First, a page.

Once the arms are straight, we start all over, this time from the hands on the floor, saying as we start with the right hand, ‘turning, turning, turning’, ‘raising, raising, raising’, ‘touching, touching, touching’. Then the left hand, ‘turning, turning, turning’, ‘raising, raising, raising’, ‘touching, touching, touching’. As we raise the left hand this time, though, we must also raise the back from a forty-five degree angle to a straight upright position. We need not acknowledge this movement, simply straighten the back as we lift the right hand to the chest. Then both hands up again, ‘raising, raising, raising', 'touching, touching, touching’, and down again, ‘lowering, lowering, lowering', 'touching, touching, touching’. And bend the back again, ‘bending, bending, bending’. Then lower the hands again one by one, ‘lowering, lowering, lowering', 'touching, touching, touching’, 'covering, covering, covering', ‘lowering, lowering, lowering', 'touching, touching, touching’, 'covering, covering, covering'. Then touching the thumbs with the forehead, ‘bending, bending, bending’, 'touching, touching, touching’, and back up again, ‘raising, raising, raising’. And then a third time, exactly the same way.

After the third prostration we come up from the floor with the right hand as usual, ‘turning, turning, turning’, ‘raising, raising, raising’, ‘touching, touching, touching’, and the left hand, ‘turning, turning, turning’, ‘raising, raising, raising’, ‘touching, touching, touching’. Then we bring the hands up to the forehead again as normal, ‘raising, raising, raising'. 'touching, touching, touching’, and back down to the chest, ‘lowering, lowering, lowering', 'touching, touching, touching’, but this time, instead of bending to do a fourth prostration, we bring the hands down to rest on the thighs so they return to their original position, one by one starting with the right hand, ‘lowering, lowering, lowering', 'touching, touching, touching’, 'covering, covering, covering', and then the left hand, ‘lowering, lowering, lowering', 'touching, touching, touching’, 'covering, covering, covering'.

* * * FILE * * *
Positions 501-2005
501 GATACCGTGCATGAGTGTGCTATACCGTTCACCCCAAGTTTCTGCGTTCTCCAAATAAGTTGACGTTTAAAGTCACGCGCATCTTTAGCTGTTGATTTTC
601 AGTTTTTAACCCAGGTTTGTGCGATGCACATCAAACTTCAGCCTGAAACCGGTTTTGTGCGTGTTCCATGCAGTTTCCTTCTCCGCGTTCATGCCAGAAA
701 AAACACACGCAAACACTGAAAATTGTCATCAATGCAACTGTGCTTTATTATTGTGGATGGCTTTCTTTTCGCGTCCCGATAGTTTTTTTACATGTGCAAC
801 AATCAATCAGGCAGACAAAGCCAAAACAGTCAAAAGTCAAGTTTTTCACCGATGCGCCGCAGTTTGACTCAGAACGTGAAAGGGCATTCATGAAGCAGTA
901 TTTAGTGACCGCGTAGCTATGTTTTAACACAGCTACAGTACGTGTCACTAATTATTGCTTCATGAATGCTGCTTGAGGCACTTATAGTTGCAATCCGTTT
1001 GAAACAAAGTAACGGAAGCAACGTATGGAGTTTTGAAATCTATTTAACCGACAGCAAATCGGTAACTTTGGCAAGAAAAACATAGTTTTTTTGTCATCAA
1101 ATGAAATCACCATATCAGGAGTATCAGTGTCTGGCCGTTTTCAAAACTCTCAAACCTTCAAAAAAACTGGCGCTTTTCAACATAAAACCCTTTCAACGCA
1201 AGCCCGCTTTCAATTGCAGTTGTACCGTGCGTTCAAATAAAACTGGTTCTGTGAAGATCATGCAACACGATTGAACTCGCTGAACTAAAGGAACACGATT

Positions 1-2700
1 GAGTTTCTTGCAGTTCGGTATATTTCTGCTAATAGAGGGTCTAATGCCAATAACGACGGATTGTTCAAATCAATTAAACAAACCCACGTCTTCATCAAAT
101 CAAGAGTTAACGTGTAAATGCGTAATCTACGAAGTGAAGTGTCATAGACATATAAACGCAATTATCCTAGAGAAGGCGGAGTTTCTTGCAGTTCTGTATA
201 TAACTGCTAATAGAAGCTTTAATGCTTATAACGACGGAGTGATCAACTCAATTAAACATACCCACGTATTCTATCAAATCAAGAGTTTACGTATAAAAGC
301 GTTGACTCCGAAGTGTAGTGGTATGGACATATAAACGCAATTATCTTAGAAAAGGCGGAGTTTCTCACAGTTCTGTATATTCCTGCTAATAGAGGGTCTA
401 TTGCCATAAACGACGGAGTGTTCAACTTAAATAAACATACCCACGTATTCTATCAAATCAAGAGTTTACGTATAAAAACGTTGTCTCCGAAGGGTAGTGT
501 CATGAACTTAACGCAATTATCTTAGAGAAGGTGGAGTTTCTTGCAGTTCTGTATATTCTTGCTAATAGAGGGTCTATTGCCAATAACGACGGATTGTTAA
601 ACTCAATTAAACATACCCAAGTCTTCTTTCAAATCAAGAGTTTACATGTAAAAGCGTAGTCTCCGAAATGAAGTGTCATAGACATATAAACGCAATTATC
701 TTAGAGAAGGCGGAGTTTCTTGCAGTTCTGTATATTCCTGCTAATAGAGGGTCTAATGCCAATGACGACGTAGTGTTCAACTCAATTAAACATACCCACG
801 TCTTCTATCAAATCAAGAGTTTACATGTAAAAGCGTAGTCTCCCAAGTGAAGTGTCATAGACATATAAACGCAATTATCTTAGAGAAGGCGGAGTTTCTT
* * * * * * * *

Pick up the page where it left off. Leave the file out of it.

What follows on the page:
Once we finish the prostrations, we continue on with the walking meditation and then finally the sitting meditation. Again, it is important that once you finish the prostrations you maintain mindfulness, not just standing up quickly or unmindfully. Before you begin to stand, you should acknowledge to yourself ‘sitting, sitting’, and then ‘standing, standing’ as you go to stand up, then slowly begin the walking meditation making sure that your mindfulness, your clear awareness of the present moment is continuous. In this way, the mindful prostration will be a support for the walking meditation just as the walking meditation will be a support for the sitting meditation.

Once one has completed a round of all three meditation techniques, one should rest for a short time and, if one has dedicated themselves to undertake a meditation course, should then continue with another round and then another, for the whole of the duration one has set aside for meditation, normally one twenty-four hour period. Once the twenty-four hour period is over, one should seek out one's teacher to be given the next lesson. Since this book is aimed at giving the basics of meditation, advanced lessons will not be discussed herein, and should be sought from a qualified instructor after undertaking these practices in the manner proscribed.

If one is unable to enter a meditation course, one may begin by practicing these techniques once or twice a day and contacting a teacher on a weekly or monthly basis to obtain new lessons at a more gradual pace. This concludes my explanation of the formal meditation practice; in the next and final chapter I will discuss how to incorporate the concepts learned in this book in one's daily life. Thank you again for reading this, and again I hope that this practice brings you peace, happiness and clarity of mind.